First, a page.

Data Science: Pima Indians Diabetes Database

Predict the onset of diabetes based on diagnostic measures


This dataset is originally from the National Institute of Diabetes and Digestive and Kidney Diseases. The objective of the dataset is to diagnostically predict whether or not a patient has diabetes, based on certain diagnostic measurements included in the dataset. Several constraints were placed on the selection of these instances from a larger database. In particular, all patients here are females at least 21 years old of Pima Indian heritage.

The objective of this study is to build
a machine learning model to accurately predict whether or not the patients in the dataset have diabetes or not.

This notebook is a guide to end to end a complete study in machine learning with different concepts like :

  • Completing missing values (most important part)
  • Exploratory data analysis
  • Creating new features (to increase accuracy)
  • Encoding features
  • Using LightGBM and optimize hyperparameters
  • Adding a KNN to LGBM to beat 90% accuracy (voting classifier)

Who are Pima Indians ?

“The Pima (or Akimel O’odham, also spelled Akimel O’otham, “River People”, formerly known as Pima) are a group of Native Americans living in an area consisting of what is now central and southern Arizona. The majority population of the surviving two bands of the Akimel O’odham are based in two reservations: the Keli Akimel O’otham on the Gila River Indian Community (GRIC) and the On’k Akimel O’odham on the Salt River Pima-Maricopa Indian Community (SRPMIC).” Wikipedia

1. Load libraries and read the data

1.1. Load libraries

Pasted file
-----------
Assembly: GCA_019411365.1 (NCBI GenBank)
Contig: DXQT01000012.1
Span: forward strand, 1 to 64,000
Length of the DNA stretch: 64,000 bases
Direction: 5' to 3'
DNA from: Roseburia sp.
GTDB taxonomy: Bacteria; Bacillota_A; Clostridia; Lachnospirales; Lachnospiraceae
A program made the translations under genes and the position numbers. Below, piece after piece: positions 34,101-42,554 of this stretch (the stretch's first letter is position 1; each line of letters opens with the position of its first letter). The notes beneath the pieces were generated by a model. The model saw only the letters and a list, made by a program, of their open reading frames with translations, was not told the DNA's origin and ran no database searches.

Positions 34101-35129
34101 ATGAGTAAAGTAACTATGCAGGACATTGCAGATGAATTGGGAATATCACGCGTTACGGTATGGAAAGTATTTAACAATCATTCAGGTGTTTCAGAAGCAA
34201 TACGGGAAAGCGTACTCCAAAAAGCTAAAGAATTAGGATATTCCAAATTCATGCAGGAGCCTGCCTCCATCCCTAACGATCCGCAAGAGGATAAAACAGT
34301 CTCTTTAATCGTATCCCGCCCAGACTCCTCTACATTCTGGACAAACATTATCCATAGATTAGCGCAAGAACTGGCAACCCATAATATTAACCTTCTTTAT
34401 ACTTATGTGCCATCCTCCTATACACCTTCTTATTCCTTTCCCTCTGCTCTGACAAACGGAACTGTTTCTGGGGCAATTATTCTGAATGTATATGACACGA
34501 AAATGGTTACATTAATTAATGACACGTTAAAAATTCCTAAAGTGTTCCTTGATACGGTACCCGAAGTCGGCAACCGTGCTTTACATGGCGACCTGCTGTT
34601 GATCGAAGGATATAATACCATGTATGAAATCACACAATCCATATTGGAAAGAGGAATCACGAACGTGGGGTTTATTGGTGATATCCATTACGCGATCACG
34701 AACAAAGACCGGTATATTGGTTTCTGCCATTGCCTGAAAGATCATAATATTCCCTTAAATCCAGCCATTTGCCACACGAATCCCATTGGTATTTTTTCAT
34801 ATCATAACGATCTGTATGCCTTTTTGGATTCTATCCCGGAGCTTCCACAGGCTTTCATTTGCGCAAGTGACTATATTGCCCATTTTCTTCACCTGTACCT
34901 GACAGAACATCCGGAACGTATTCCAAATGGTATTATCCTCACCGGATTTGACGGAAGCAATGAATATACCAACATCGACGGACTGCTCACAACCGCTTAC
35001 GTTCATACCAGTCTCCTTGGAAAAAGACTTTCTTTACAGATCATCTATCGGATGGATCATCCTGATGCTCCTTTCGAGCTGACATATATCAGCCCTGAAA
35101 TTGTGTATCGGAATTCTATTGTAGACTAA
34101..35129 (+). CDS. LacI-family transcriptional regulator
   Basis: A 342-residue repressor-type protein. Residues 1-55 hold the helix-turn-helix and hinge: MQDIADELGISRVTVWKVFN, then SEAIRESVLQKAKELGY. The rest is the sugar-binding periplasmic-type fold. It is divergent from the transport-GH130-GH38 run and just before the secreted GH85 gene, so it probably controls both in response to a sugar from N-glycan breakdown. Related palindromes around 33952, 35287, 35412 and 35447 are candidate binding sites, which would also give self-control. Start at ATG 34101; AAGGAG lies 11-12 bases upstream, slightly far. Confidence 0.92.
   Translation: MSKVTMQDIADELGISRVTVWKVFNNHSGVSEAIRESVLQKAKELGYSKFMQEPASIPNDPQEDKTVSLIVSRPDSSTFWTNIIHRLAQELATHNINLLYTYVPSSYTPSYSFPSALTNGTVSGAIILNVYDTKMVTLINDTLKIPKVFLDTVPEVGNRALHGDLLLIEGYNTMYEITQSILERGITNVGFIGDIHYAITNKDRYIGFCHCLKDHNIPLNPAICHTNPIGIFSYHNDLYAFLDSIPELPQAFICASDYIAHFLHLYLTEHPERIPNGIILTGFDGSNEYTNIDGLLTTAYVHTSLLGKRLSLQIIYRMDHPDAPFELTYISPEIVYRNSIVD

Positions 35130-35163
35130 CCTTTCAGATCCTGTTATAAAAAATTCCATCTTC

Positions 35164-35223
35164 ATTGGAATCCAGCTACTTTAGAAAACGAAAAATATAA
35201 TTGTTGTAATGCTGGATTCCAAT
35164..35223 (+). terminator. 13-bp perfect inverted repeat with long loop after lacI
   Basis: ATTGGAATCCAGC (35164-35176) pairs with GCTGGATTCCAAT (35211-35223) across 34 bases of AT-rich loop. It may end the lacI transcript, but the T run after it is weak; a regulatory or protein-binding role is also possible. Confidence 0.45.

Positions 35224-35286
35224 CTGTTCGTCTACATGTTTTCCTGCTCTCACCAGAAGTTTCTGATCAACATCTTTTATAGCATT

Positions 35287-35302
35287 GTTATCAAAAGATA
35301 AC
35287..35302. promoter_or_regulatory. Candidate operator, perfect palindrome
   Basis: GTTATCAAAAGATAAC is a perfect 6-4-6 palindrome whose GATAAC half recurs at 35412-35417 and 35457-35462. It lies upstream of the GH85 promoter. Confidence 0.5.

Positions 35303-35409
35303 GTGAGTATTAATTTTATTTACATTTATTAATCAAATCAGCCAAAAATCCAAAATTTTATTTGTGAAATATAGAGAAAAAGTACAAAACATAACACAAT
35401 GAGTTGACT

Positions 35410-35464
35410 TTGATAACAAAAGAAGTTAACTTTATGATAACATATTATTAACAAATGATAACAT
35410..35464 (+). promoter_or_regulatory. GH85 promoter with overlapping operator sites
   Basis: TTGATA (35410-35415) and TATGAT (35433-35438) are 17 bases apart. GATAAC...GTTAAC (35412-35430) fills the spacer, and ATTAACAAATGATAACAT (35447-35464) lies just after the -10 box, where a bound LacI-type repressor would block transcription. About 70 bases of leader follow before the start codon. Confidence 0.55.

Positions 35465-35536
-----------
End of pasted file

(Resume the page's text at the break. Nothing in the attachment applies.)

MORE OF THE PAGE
# Python libraries
# Classic,data manipulation and linear algebra
import pandas as pd
import numpy as np

# Plots
import seaborn as sns
import matplotlib.pyplot as plt
%matplotlib inline
import plotly.offline as py
import plotly.graph_objs as go
from plotly.offline import download_plotlyjs, init_notebook_mode, plot, iplot
import as tls
import plotly.figure_factory as ff
import squarify

# Data processing, metrics and modeling
from sklearn.preprocessing import StandardScaler, LabelEncoder
from sklearn.model_selection import GridSearchCV, cross_val_score, train_test_split, GridSearchCV, RandomizedSearchCV
from sklearn.metrics import precision_score, recall_score, confusion_matrix,  roc_curve, precision_recall_curve, accuracy_score, roc_auc_score
import lightgbm as lgbm
from sklearn.ensemble import VotingClassifier
from sklearn.neighbors import KNeighborsClassifier
from sklearn.metrics import roc_curve,auc
from sklearn.model_selection import KFold
from sklearn.model_selection import cross_val_predict
from yellowbrick.classifier import DiscriminationThreshold

# Stats
import scipy.stats as ss
from scipy import interp
from scipy.stats import randint as sp_randint
from scipy.stats import uniform as sp_uniform

# Time
from contextlib import contextmanager
def timer(title):
    t0 = time.time()
    print("{} - done in {:.0f}s".format(title, time.time() - t0))

#ignore warning messages 
import warnings

1.2. Read data

Loading dataset with pandas (pd)

data = pd.read_csv('../input/diabetes.csv')

2. Overview

2.1. Head

Checking data head


The rest of this study is available on the following link:

About Vincent Lugat 4 Articles
Vincent Lugat is a Data Science consultant specializing in Machine Learning. Based on econometrics training, he helps companies optimize the use of their data and model future behavior. His favorite fields are classification and data visualization.

Be the first to comment

Leave a Reply